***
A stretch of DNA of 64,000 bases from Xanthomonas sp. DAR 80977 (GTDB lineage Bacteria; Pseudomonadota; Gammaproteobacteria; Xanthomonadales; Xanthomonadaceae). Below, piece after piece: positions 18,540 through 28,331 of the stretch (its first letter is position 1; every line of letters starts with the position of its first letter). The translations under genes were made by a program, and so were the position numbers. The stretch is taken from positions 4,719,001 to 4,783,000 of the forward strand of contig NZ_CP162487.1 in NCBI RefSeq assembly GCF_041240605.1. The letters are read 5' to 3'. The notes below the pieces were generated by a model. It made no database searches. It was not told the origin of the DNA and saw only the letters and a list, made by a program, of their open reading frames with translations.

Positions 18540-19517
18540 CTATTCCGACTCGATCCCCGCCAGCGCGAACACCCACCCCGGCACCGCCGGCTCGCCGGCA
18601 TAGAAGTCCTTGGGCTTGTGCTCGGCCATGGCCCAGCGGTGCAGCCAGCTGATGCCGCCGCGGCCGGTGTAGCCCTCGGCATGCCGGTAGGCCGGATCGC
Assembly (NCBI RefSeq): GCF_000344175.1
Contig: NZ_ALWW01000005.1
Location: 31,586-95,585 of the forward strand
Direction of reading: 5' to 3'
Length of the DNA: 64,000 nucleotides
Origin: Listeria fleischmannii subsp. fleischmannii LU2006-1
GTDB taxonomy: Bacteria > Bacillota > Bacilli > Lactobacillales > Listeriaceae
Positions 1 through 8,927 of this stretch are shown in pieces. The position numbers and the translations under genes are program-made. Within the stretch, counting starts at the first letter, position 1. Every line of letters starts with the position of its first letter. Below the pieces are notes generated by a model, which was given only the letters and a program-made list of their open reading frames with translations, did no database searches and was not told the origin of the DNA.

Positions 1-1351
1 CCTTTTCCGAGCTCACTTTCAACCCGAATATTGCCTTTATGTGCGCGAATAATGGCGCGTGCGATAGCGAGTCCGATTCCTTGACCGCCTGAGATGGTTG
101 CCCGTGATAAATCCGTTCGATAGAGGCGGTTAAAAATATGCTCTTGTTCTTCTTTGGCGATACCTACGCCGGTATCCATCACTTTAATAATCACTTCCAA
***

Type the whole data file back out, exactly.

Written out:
A stretch of DNA of 64,000 bases from Xanthomonas sp. DAR 80977 (GTDB lineage Bacteria; Pseudomonadota; Gammaproteobacteria; Xanthomonadales; Xanthomonadaceae). Below, piece after piece: positions 18,540 through 28,331 of the stretch (its first letter is position 1; every line of letters starts with the position of its first letter). The translations under genes were made by a program, and so were the position numbers. The stretch is taken from positions 4,719,001 to 4,783,000 of the forward strand of contig NZ_CP162487.1 in NCBI RefSeq assembly GCF_041240605.1. The letters are read 5' to 3'. The notes below the pieces were generated by a model. It made no database searches. It was not told the origin of the DNA and saw only the letters and a list, made by a program, of their open reading frames with translations.

Positions 18540-19517
18540 CTATTCCGACTCGATCCCCGCCAGCGCGAACACCCACCCCGGCACCGCCGGCTCGCCGGCA
18601 TAGAAGTCCTTGGGCTTGTGCTCGGCCATGGCCCAGCGGTGCAGCCAGCTGATGCCGCCGCGGCCGGTGTAGCCCTCGGCATGCCGGTAGGCCGGATCGC
Assembly (NCBI RefSeq): GCF_000344175.1
Contig: NZ_ALWW01000005.1
Location: 31,586-95,585 of the forward strand
Direction of reading: 5' to 3'
Length of the DNA: 64,000 nucleotides
Origin: Listeria fleischmannii subsp. fleischmannii LU2006-1
GTDB taxonomy: Bacteria > Bacillota > Bacilli > Lactobacillales > Listeriaceae
Positions 1 through 8,927 of this stretch are shown in pieces. The position numbers and the translations under genes are program-made. Within the stretch, counting starts at the first letter, position 1. Every line of letters starts with the position of its first letter. Below the pieces are notes generated by a model, which was given only the letters and a program-made list of their open reading frames with translations, did no database searches and was not told the origin of the DNA.

Positions 1-1351
1 CCTTTTCCGAGCTCACTTTCAACCCGAATATTGCCTTTATGTGCGCGAATAATGGCGCGTGCGATAGCGAGTCCGATTCCTTGACCGCCTGAGATGGTTG
101 CCCGTGATAAATCCGTTCGATAGAGGCGGTTAAAAATATGCTCTTGTTCTTCTTTGGCGATACCTACGCCGGTATCCATCACTTTAATAATCACTTCCAA